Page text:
K2inCanada's Blog

February 21, 2016

Day 8: Ngorongoro Crater: In search of the rhino

Filed under: Africa, Animals, Travel — K2 in Canada @ 10:53 PM

Had a bit of time yesterday and realized that I never finished the Africa posts from 2014. The best is yet to come, well almost the best. But first we are going to spent a day in Ngorongoro Crater. The Ngorongoro Conservation Area (NCA) is a UNESCO World Heritage Site located 180 km (110 mi) west of Arusha in the Crater Highlands area of Tanzania. Ngorongoro Crater is the world’s largest inactive, intact, and unfilled volcanic caldera. The crater, which formed when a large volcano exploded and collapsed on itself two to three million years ago, is 610 meters (2,000 feet) deep and its floor covers 260 square kilometers (100 square miles). Estimates of the height of the original volcano range from 4,500 to 5,800 meters (14,800 to 19,000 feet) high. The elevation of the crater floor is 1,800 meters (5,900 feet) above sea level. The crater highlands on the side facing the easterly trade winds receives 800 to 1,200 millimeters (31 to 47 inches) of rain a year and are covered largely in montane forest. The less-steep west wall receives only 400 to 600 millimeters (16 to 24 inches) and is grassland and bushland. The crater floor is mostly open grassland with two small wooded areas and salt lakes.

NgorongoroMap2 (Medium)

So much for the facts – here comes our story of it or click here if you just want to see the pictures:

Day 8 (Sep 5, 2014): We were supposed to get up early. But apparently Matteo was supposed to get up even earlier. Someone rattled the tent looking for a Matteo well before we had to get up. Now that I was awake I really had to go to the washroom. It was still pitch dark when we got up. So much about the rule that you should not leave the tent in the dark – EVER. Apparently only applies unless the guides says otherwise. We had to get an early start since our national park time expired at 2:15PM and we wanted to maximize the time in the crater. Breakfast at 6AM. It was cold and damp. Hard to believe we were in Africa. Poor Mike had gotten Jeff’s cold and was sniffling quite badly.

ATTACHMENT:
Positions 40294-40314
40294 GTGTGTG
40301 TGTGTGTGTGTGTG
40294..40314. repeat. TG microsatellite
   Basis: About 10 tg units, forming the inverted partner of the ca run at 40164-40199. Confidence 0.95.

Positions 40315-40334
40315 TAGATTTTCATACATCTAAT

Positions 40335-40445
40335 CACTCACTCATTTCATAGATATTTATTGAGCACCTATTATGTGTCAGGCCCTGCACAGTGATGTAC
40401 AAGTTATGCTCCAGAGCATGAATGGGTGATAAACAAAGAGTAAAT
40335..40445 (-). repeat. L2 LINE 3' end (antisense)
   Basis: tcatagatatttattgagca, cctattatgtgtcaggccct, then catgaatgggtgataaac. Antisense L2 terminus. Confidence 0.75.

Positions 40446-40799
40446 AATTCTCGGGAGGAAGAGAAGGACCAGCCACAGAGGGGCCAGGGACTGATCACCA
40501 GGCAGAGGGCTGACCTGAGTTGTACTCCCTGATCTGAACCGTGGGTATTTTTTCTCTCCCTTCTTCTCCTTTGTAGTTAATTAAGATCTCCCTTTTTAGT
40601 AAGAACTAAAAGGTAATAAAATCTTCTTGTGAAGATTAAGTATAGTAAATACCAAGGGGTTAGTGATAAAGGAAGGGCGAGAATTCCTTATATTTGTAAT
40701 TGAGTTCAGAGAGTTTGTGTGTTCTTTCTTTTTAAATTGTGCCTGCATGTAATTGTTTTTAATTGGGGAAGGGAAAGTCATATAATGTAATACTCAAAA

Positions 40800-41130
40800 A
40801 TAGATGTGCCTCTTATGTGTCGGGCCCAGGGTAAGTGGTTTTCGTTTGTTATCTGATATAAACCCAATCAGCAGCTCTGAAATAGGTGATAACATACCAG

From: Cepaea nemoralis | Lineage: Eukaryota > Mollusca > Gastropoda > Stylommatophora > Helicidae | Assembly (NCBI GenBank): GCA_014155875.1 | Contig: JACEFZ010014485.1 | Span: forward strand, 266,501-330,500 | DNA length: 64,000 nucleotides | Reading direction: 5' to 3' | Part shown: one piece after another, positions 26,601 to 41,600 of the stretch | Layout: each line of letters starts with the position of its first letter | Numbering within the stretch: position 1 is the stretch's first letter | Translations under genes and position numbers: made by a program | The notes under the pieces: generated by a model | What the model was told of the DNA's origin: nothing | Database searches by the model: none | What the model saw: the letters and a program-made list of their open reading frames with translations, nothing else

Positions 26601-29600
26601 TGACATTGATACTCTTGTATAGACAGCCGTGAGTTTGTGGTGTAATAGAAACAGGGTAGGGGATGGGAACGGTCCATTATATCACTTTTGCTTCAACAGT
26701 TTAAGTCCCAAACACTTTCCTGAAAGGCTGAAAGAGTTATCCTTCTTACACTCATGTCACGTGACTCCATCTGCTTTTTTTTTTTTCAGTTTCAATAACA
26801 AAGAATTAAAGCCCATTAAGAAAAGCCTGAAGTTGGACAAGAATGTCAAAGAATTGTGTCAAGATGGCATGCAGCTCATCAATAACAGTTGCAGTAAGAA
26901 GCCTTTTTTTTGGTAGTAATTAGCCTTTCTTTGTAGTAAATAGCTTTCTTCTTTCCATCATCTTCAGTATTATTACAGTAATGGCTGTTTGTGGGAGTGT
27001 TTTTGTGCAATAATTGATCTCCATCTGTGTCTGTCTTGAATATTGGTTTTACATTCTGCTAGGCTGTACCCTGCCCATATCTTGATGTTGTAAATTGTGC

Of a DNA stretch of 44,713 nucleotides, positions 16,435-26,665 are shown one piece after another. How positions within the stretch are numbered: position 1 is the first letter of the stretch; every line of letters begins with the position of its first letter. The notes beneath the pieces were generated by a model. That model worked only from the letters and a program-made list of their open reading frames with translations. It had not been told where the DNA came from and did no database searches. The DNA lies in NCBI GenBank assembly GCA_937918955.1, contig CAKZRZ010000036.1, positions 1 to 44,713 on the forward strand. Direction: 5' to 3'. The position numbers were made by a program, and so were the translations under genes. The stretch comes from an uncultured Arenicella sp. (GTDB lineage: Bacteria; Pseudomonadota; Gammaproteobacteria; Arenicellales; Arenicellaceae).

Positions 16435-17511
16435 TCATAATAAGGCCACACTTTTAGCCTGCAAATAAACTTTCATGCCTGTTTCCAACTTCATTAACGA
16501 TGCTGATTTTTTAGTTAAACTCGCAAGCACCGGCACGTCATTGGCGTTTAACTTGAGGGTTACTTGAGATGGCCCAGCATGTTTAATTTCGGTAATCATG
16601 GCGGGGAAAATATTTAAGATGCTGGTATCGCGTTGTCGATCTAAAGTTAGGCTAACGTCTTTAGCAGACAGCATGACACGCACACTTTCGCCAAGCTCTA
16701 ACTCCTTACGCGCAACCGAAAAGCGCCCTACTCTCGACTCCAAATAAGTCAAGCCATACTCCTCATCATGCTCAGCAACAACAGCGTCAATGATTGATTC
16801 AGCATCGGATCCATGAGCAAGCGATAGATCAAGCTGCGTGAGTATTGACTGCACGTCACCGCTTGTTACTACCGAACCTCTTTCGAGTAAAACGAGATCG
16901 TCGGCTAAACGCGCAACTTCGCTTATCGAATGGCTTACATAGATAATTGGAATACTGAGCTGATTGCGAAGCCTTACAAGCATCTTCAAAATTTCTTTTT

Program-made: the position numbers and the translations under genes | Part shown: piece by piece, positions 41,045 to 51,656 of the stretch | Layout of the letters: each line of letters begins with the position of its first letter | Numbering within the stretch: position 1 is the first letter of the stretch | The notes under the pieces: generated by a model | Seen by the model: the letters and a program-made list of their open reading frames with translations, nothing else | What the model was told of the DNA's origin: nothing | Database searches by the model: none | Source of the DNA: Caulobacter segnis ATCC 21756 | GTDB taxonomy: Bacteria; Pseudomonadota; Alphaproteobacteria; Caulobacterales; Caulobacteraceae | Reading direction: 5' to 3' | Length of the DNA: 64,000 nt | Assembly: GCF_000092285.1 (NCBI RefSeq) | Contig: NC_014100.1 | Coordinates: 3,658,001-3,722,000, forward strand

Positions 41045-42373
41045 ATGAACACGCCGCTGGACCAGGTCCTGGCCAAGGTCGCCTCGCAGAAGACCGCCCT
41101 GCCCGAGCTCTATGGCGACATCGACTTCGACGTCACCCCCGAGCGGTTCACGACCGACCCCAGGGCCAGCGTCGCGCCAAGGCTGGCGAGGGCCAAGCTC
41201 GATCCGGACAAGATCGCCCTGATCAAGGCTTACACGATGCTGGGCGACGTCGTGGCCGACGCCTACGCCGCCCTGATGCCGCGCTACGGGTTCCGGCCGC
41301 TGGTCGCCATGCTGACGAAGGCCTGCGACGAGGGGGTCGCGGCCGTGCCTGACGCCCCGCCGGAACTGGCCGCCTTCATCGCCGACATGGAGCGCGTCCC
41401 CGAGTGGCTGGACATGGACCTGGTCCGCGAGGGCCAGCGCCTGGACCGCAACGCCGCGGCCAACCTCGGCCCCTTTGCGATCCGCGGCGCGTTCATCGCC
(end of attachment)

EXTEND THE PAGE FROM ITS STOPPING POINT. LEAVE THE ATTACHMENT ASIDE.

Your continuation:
We were on the road 20min later. It was very foggy. I am not sure how Mike could see the road. I saw nothing around us but grey as the daylight started to creep in. The fog stayed with us even as we started to drop down into the crater. I was extremely worried that the clouds would follow us all the way to the bottom but alas they didn’t. We finally dropped below the clouds and could see the crater floor stretched out below us. There was even some lighter spots in the distance. Sun maybe? We never got to see any all day. I had expected to see vast herds of grazers but the crater floor looked surprisingly empty – yellow grass and red dirt and grey clouds dominated the landscape – not many animals and not many tourist trucks either. Eventually we saw some Thompson Gazelles, Buffalo and Wildebeest as well as a Common Jackal hunting and a couple Spotted Hyenas. The light for taking pictures sucked mind you. And it was cold and windy. Near the salt lake there were cranes and flamingos. After about a 30min drive we saw a bunch of trucks parked along the road. Mike bee-lined for them. We saw a relatively big group of Zebras and Wildebeest in the distance but that didn’t seem worth stopping for. Mike didn’t say a word other than asked for the binoculars. So we were thinking there must be a Rhino … and we strained our eyes as much as we could and didn’t see nothing. Jeff wanted the binoculars back but Mike was determined to find whatever he was looking for first (well it is his job :-)). We must have sat there for at least 30min and saw nothing. I was ready to move one – screw the big 5! But then Mike saw it. Apparently it was lying down hidden in the long grass hiding from the wind. Took me another 5min even after Mike tried to point to it. But yes, there it was – a grey hump. I gave Jeff my camera with the zoom being of higher magnification than the binoculars and he saw it too. And then the damn thing stood up!!! Now it looked like a Rhino in its full glory. It was quite far away and the light was still bad so the pictures Jeff took are not that great. But we – aehm Mike – did it: The Big 5! The Rhino did not stand up for long. A minute or so and it sat down. Another minute or less and it lay down hiding in the grass. A grey hump only. Apparently they do not like the wind. Finally we could move on – it was worth seeing the Rhino, especially since I could see how proud Mike proud was that he gave us the big 5. From here on it was the usual fauna. We saw Lions popping their heads up watching Zebras walk by. We almost got stuck in another mud puddle crossing a small creek. We spent some time with the Hippos at the hippo pool. Another cluster of parked trucks gave away a Lion feeding on a kill from the previous night – the closest we ever came to see any kill. His two girls were watching from the sidelines. 3 Hyenas and a couple Jackals tried to steal some of the spoils. Interesting to watch but it was far far away even for my mega zoom. Next big attraction was a big old Elephant. Apparently Elephants are rare in Ngorongoro Crater since they don’t like walking up and down the steep crater walls. I know, you would think we had seen enough elephants by now, well Mike sure thought that, but the lonely Elephant on the wide open plain made for great pictures. Mike was just shaking his head. Next up a lioness with 2 cubs. More pelicans, cranes and flamingos as we got back to near the salt swamp before we headed into the only forested areas on the crater floor. Quite a change in scenery – here animals can hide again and are harder to spot. Nevertheless, we saw a bush buck, another elephant and a black kite before we started to head out of the crater on a steep road through some rain forest with great views over the crater floor until the fog swallowed us again near the crater rim.